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A byproduct of oil and gas production is a large quantity of toxic wastewater called brine. Well-drillers dispose of brine by injecting it into deep rock formations, where its injection can cause earthquakes. Most quakes are relatively small, but some of them have been large and damaging.
Yet predicting the amount of seismic activity from wastewater injection is difficult because it involves numerous variables. These include the quantity of brine injected, how easily brine can move through the rock, the presence of existing geological faults and the regional stresses on those faults.
Now a team of Arizona State University-led geoscientists, working under a Department of Energy grant, has developed a method to predict seismic activity from wastewater disposal. The team's study area is in Oklahoma, a state where much fracking activity has been carried out with a lot of wastewater injection and where there have been several induced earthquakes producing damage.
The team's paper reporting their findings appeared in the Proceedings of the National Academy of Sciences on July 29.
"Overall, earthquake hazards increase with background seismic activity, and that results from changes in the crustal stress," said Guang Zhai, a postdoctoral research scientist in ASU's School of Earth and Space Exploration and a visiting assistant researcher at the University of California, Berkeley. "Our focus has been to model the physics of such changes that result from wastewater injection."
Zhai is lead author for the paper, and the other scientists are Manoochehr Shirzaei, associate professor in the school, plus Michael Manga of UC Berkeley and Xiaowei Chen of the University of Oklahoma.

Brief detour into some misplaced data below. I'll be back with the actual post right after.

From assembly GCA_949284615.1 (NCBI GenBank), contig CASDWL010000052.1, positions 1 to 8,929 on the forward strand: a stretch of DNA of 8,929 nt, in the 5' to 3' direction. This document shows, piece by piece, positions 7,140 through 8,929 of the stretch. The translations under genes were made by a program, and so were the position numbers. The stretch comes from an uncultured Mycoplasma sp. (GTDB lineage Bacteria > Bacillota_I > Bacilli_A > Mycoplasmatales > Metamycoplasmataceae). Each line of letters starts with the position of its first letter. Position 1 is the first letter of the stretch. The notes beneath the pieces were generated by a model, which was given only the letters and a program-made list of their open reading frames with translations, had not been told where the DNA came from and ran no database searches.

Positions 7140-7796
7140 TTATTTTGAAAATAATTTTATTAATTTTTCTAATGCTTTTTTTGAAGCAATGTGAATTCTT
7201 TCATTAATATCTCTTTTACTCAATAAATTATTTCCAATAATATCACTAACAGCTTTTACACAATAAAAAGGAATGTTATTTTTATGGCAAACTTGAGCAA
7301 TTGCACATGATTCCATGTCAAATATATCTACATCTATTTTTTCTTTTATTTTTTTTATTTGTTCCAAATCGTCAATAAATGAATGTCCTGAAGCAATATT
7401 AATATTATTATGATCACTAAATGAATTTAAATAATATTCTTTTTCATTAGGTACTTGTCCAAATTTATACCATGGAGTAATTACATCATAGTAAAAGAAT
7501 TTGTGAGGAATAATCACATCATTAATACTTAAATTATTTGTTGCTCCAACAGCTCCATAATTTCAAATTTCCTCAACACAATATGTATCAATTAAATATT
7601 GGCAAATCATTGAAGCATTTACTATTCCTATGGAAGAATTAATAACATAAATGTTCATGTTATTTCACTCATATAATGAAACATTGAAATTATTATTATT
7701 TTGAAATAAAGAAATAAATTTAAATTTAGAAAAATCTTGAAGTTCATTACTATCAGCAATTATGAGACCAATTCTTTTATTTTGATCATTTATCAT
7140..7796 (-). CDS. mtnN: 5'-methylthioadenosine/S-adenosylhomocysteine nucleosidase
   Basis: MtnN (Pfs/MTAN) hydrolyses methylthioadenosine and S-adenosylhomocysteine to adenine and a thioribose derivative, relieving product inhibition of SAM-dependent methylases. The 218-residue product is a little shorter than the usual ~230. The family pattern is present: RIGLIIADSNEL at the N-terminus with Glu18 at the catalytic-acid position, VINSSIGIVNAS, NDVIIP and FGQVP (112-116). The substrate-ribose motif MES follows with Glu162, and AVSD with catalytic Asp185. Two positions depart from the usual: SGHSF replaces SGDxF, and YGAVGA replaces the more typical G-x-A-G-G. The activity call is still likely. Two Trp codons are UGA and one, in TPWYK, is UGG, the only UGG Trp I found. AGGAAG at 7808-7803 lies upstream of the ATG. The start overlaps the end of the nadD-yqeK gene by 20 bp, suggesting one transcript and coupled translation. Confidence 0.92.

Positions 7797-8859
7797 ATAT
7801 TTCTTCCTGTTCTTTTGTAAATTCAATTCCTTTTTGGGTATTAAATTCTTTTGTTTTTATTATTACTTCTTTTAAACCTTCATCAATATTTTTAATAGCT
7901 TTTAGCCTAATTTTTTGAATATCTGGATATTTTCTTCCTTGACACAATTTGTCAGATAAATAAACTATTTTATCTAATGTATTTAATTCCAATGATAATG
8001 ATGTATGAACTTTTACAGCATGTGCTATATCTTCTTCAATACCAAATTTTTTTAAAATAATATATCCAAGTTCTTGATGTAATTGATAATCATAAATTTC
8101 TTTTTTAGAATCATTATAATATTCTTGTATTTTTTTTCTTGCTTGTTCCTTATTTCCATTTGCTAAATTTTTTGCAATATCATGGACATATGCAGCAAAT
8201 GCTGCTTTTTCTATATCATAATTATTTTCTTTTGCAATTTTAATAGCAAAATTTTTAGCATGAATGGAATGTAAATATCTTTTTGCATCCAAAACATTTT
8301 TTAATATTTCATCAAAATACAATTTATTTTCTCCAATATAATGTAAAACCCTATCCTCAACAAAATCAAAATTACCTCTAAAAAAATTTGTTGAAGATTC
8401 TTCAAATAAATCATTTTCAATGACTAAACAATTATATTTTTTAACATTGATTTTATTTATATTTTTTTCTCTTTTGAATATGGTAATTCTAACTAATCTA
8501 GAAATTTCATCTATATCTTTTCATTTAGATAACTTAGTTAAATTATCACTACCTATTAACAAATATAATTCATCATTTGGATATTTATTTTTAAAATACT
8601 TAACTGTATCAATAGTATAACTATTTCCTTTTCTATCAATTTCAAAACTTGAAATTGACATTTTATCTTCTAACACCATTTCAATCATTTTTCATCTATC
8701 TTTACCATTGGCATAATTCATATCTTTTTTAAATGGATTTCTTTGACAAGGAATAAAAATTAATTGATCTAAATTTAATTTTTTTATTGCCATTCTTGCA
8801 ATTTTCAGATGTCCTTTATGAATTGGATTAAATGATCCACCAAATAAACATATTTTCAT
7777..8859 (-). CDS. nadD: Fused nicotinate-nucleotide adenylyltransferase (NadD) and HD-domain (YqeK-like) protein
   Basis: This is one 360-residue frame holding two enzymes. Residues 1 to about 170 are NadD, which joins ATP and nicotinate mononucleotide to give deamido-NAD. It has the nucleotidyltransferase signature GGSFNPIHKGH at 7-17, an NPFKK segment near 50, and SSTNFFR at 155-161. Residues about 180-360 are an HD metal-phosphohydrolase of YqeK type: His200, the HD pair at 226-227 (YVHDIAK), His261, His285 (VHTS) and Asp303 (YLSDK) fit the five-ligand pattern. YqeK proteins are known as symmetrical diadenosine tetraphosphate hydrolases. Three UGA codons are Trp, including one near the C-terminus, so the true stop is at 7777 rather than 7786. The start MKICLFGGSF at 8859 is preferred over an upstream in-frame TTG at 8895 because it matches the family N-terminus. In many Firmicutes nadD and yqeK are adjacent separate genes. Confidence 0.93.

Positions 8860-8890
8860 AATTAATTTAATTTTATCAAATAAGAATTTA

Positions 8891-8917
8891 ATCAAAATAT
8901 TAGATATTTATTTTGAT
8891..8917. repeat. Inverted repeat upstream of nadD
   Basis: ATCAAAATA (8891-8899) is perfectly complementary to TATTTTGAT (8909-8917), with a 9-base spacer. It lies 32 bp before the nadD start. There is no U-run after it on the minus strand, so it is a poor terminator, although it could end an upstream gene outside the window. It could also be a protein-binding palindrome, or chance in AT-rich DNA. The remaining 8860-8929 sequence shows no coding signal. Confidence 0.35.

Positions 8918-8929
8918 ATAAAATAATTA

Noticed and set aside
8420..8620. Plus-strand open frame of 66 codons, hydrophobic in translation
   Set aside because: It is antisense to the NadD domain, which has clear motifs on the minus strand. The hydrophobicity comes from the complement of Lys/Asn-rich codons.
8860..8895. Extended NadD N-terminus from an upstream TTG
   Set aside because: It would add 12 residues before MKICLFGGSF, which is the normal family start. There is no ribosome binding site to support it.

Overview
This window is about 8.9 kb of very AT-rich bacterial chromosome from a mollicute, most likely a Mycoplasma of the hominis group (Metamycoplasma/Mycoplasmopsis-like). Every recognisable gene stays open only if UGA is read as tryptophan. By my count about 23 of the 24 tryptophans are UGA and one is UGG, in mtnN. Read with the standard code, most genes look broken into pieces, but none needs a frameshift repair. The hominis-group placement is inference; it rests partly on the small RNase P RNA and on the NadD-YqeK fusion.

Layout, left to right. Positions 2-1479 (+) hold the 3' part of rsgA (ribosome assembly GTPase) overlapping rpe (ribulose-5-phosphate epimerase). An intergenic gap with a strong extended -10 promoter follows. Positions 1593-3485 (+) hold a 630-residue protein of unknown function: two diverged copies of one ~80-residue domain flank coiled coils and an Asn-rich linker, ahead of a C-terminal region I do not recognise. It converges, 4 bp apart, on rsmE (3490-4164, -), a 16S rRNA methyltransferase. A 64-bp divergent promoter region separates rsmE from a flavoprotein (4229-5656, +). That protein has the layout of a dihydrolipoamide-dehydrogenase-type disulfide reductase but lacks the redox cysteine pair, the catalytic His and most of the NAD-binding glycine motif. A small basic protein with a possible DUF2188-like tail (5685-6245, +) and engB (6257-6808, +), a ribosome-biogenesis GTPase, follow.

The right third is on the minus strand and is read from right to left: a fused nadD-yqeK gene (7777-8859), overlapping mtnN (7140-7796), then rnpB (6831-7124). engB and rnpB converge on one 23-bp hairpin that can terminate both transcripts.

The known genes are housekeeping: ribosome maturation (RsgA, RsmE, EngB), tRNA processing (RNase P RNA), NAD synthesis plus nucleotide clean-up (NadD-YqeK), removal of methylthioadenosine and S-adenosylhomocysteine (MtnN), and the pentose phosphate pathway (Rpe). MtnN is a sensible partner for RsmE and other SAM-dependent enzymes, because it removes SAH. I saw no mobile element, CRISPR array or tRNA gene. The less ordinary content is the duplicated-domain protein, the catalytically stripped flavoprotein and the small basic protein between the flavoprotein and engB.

"Seismic activity soared in one area for several years after wastewater injection was greatly reduced," Shirzaei said. "That told us that existing prediction methods were inadequate."
To address the problem, his team went back to basics, looking at how varying amounts of injected brine perturbed the crustal stresses and how these lead to earthquakes on a given fault.
"Fluids such as brine (and natural groundwater) can both be stored and move through rocks that are porous," Zhai said.
The key was building a physics-based model that combined the rock's ability to transport injected brine, and the rock's elastic response to fluid pressure. Explained Shirzaei, "Our model includes the records collected for the past 23 years of brine injected at more than 700 Oklahoma wells into the Arbuckle formation."
He added that to make the scenario realistic, the model also includes the mechanical properties of the rocks in Oklahoma. The result was that the model successfully predicted changes in the crustal stress that come from brine injection.
For the final step, Shirzaei said, "We used a well-established physical model of how earthquakes begin so we could relate stress perturbations to the number and size of earthquakes."
The team found that the physics-based framework does a good job of reproducing the distribution of actual earthquakes by frequency, magnitude and time.
"An interesting finding, was that a tiny change in the rocks' elastic response to changes in fluid pressure can amplify the number of earthquakes by several times," Zhai said. "It's a very sensitive factor."
While wastewater injection can cause earthquakes, all major oil and gas production creates a large amount of wastewater that needs to be disposed of, and injection is the method the industry uses.
"So to make this safer in the future, our approach offers a way to forecast injection-caused earthquakes," Shirzaei said. "This provides the industry with a tool for managing the injection of brine after fracking operations."
Knowing the volume of brine to be injected and the location of the disposal well, authorities can estimate the probability that an earthquake of given size will result. Such probabilities can be used for short-term earthquake hazard assessment.
Alternatively, the team says, given the probability that an earthquake of certain size will happen, oil and gas operators can manage the injected brine volume to keep the probability of large earthquakes below a chosen value.
The end result, said Zhai, "is that this process will allow a safer practice, benefiting both the general public and the energy industry."